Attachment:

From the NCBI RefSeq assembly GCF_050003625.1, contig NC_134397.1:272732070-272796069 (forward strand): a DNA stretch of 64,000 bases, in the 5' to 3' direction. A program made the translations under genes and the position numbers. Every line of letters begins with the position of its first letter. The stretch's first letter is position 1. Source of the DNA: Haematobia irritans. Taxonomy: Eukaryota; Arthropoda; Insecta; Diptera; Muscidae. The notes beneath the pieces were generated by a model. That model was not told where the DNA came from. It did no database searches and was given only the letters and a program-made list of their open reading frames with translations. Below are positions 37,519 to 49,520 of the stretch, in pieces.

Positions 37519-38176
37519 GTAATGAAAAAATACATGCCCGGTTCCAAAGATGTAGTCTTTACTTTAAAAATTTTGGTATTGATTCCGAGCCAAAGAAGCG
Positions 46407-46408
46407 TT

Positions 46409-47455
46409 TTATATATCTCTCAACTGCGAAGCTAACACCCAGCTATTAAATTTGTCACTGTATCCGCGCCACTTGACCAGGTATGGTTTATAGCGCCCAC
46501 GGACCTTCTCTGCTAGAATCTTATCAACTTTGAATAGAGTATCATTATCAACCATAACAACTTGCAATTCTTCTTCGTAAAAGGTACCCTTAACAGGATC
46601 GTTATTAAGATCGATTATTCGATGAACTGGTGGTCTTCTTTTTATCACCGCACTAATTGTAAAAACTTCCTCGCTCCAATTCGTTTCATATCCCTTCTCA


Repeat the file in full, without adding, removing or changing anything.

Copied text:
From the NCBI RefSeq assembly GCF_050003625.1, contig NC_134397.1:272732070-272796069 (forward strand): a DNA stretch of 64,000 bases, in the 5' to 3' direction. A program made the translations under genes and the position numbers. Every line of letters begins with the position of its first letter. The stretch's first letter is position 1. Source of the DNA: Haematobia irritans. Taxonomy: Eukaryota; Arthropoda; Insecta; Diptera; Muscidae. The notes beneath the pieces were generated by a model. That model was not told where the DNA came from. It did no database searches and was given only the letters and a program-made list of their open reading frames with translations. Below are positions 37,519 to 49,520 of the stretch, in pieces.

Positions 37519-38176
37519 GTAATGAAAAAATACATGCCCGGTTCCAAAGATGTAGTCTTTACTTTAAAAATTTTGGTATTGATTCCGAGCCAAAGAAGCG
Positions 46407-46408
46407 TT

Positions 46409-47455
46409 TTATATATCTCTCAACTGCGAAGCTAACACCCAGCTATTAAATTTGTCACTGTATCCGCGCCACTTGACCAGGTATGGTTTATAGCGCCCAC
46501 GGACCTTCTCTGCTAGAATCTTATCAACTTTGAATAGAGTATCATTATCAACCATAACAACTTGCAATTCTTCTTCGTAAAAGGTACCCTTAACAGGATC
46601 GTTATTAAGATCGATTATTCGATGAACTGGTGGTCTTCTTTTTATCACCGCACTAATTGTAAAAACTTCCTCGCTCCAATTCGTTTCATATCCCTTCTCA